Federico Fellini, the man who has best portrayed the city of Rome, used to say that life is a combination of magic and pasta. The Italian capital has plenty of the first and there’s no need to give any advice on where to find it. The second can also be found in abundance, although the choice is so wide and varied that it’s a good idea to be well-advised. That’s why we’ve decided to make a special effort for you and try out the Eternal City’s gastronomic delights. It goes without saying that these places are famous, if not with tourists then with Rome’s residents, so it’s well worth booking in advance and having an alternative dish in mind, metaphorically at least.
Cacio e pepe
Rome’s typical pasta isn’t as famous as others but that’s by no means a measure of its taste. Leave the better-known dishes to others. People from Rome opt for cacio e pepe. Its name means “cheese and pepper” and that’s exactly what you’ll find in this pasta dish.
It’s usually prepared with tonnarelli, a kind of square spaghetti. That’s how they make it at Da Felice, considered by many in Rome as the trattoria with the best cacio e pepe in the whole city. The fact that they’ve been making it for 70 years and across three generations might have something to do with it. The walls are covered with photographs of the numerous celebrities who have eaten here, although one poem stands out. It’s by the actor and director Roberto Benigni, who claims that Felice “is not a man but poetry,” and that, “the day he dies, Christ will receive him with open arms, embrace him and, in the middle of all that chaos, say to him, ‘Come on Feli, make us a cacio e pepe.’” Unfortunately, that day arrived in 2009 and while we imagine Felice transformed into a divine pasta chef, down here his son Franco continues to satisfy more earthly appetites. As a Plan B if there’s no space here (highly likely) Tanto pe’ magna is worth checking out.
Many raise their hands to their heads in despair at the culinary fiascos baptised as paella in places like the UK. But these slip-ups are nothing compared to what the international community has done with carbonara. The authentic recipe doesn’t include cream, let alone sausages, and there’s no bacon at all. Its ingredients are raw egg (more yolk than whites, it must be said), parmesan and guanciale, an unsmoked cured meat something akin to pancetta but much more delicate and flavoursome.
If you ask anyone from Rome where to try this pasta dish, they’ll invariably answer with a name: Enzo. The trattoria Da Enzo has been open for more than 50 years in the Trastevere quarter and is a genuine bastion of tradition in the city of Rome. It’s a lively, authentic eatery, untouched by pretension. People come here to eat, not to take cute selfies. If you order artichokes alla romana before the carbonara to awaken your appetite, you’ve hit on a winning combo. For those who prefer a modern version of the classic carbonara, there are many (very tasty) options to try at Eggs.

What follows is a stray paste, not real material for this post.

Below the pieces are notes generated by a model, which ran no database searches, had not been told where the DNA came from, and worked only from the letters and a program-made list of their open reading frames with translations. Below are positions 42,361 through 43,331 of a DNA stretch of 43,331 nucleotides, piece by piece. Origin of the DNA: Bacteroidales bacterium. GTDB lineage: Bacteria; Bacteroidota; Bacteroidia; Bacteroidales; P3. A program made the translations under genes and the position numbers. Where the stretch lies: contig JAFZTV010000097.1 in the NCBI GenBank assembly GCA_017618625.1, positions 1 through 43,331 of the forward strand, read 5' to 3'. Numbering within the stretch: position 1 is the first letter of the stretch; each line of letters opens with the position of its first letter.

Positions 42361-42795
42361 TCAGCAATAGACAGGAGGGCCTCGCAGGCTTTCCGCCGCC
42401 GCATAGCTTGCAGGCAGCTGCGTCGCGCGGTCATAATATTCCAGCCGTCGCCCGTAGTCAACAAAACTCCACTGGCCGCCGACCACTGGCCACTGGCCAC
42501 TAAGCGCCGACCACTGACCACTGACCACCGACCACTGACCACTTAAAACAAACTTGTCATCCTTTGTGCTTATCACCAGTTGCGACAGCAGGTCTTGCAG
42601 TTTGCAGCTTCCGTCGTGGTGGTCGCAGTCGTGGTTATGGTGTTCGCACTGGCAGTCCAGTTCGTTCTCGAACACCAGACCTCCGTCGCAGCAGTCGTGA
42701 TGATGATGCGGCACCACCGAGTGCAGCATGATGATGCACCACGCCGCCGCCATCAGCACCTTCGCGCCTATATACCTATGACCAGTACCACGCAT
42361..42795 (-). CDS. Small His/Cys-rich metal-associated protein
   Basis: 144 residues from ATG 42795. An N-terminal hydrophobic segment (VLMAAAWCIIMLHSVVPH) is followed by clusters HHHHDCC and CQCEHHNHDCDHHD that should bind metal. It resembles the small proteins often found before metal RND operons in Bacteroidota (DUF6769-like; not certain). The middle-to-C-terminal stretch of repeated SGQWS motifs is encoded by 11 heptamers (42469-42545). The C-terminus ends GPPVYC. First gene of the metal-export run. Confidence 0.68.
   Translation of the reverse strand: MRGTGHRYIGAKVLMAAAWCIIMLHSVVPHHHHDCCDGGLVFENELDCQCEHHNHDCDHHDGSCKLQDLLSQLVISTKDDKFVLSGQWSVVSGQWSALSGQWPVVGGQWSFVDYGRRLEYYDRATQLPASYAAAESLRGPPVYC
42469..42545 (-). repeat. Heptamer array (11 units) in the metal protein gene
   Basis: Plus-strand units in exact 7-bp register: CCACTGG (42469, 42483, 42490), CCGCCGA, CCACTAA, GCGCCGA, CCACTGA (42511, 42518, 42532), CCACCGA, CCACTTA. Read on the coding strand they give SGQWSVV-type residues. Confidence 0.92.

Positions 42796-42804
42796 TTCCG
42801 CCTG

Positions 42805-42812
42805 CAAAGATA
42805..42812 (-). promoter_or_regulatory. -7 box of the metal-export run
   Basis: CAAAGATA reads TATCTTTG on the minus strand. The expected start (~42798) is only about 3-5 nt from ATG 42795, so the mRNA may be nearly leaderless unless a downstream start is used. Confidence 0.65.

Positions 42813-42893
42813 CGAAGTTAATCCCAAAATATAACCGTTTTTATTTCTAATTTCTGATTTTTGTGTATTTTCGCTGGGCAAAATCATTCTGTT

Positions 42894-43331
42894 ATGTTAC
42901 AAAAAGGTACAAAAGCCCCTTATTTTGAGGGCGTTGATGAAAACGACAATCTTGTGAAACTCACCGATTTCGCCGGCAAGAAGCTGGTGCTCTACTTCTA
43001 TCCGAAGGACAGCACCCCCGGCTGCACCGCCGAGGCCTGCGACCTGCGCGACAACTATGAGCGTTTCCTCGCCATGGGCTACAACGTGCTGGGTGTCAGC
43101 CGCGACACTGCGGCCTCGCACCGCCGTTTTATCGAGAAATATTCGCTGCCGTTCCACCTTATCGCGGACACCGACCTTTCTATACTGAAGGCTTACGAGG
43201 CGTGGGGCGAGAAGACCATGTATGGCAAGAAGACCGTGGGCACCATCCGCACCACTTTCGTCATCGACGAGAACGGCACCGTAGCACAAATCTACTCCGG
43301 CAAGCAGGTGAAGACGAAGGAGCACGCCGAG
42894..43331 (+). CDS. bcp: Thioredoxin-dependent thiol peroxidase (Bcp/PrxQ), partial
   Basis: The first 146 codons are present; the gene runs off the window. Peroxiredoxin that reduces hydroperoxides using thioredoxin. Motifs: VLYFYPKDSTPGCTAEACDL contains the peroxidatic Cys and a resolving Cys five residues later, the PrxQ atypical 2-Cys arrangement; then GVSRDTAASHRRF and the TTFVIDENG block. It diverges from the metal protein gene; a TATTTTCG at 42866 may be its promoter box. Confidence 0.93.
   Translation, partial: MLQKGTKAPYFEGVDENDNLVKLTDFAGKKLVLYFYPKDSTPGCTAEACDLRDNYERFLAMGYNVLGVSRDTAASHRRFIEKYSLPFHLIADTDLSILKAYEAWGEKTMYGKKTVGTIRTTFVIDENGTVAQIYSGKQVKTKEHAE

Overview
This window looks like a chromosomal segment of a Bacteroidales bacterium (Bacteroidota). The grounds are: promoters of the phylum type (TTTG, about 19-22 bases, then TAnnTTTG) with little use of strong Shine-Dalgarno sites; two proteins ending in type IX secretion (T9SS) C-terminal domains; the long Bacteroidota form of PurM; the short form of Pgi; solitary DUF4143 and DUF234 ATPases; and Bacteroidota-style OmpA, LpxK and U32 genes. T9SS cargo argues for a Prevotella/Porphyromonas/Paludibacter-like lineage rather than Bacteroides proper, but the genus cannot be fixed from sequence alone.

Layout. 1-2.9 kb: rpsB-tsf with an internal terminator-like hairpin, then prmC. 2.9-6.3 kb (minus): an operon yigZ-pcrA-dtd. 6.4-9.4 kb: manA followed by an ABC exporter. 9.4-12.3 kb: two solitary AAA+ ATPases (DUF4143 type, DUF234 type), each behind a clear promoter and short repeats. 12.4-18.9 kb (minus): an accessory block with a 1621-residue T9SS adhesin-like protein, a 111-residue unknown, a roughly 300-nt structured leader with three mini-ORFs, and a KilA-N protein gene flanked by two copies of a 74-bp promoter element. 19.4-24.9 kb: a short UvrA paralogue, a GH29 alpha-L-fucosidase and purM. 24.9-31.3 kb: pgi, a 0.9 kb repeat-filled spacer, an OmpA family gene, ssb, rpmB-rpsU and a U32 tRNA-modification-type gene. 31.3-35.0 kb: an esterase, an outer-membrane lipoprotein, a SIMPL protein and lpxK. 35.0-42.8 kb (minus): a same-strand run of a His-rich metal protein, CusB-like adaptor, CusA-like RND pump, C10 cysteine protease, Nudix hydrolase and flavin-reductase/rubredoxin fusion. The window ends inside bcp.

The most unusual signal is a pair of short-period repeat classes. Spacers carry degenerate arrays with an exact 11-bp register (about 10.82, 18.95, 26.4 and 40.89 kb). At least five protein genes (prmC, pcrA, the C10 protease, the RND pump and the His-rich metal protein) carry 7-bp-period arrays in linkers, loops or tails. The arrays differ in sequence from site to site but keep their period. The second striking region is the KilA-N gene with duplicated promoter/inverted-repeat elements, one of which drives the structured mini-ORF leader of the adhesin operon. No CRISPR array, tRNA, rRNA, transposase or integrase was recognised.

Another classic from Rome, amatriciana could be considered as a variation on carbonara but with the egg replaced by tomato. Although less famous, it’s equally delicious and over the years amatriciana has become a genuine symbol of the city. If there’s one restaurant which has been able to capitalise on this gastronomic asset, then it’s La Vecchia Roma. The fact that they flambé the pasta and sauce inside a giant cheese wheel right at your table adds to the spectacle and the eatery’s reputation. But table tricks don’t keep a place open for 100 years: this restaurant survives because of the quality of its products. And the amatriciana is their star dish. It’s difficult to get a table here. If you can’t, a highly recommendable option is Matricianella, a spot that’s 100% Rome, right in the city centre.
Does spaghetti bolognese actually exist? The question is no joke. Piero Valdiserra has just written a book on the issue (courting much controversy, by the way) in which he asks why a dish that is so famous abroad is undervalued or even disowned inside Italy. Spaghetti alla bolognese certainly existed; there are written records of the dish from the 16th century. But in Italy, bolognese (which is really called ragù) is always served with tagliatelle not spaghetti. Valdiserra rejects “the purists’ Talinan campaign” and suggests reviving this unassuming dish for its tourist appeal.
Until that happens, distrust any menu that highlights spaghetti (instead of tagliatelle) bolognese (instead of ragù). In any case, plenty of places in Rome make the dish, although few specialise in it. Dal Bolognese (the name gives it away) is perhaps the best known. A variation on the theme, substituting the beef with wild boar, is even more common here on the streets of Rome. If you fancy trying this hearty option, drop by Trattoria da Priscilla.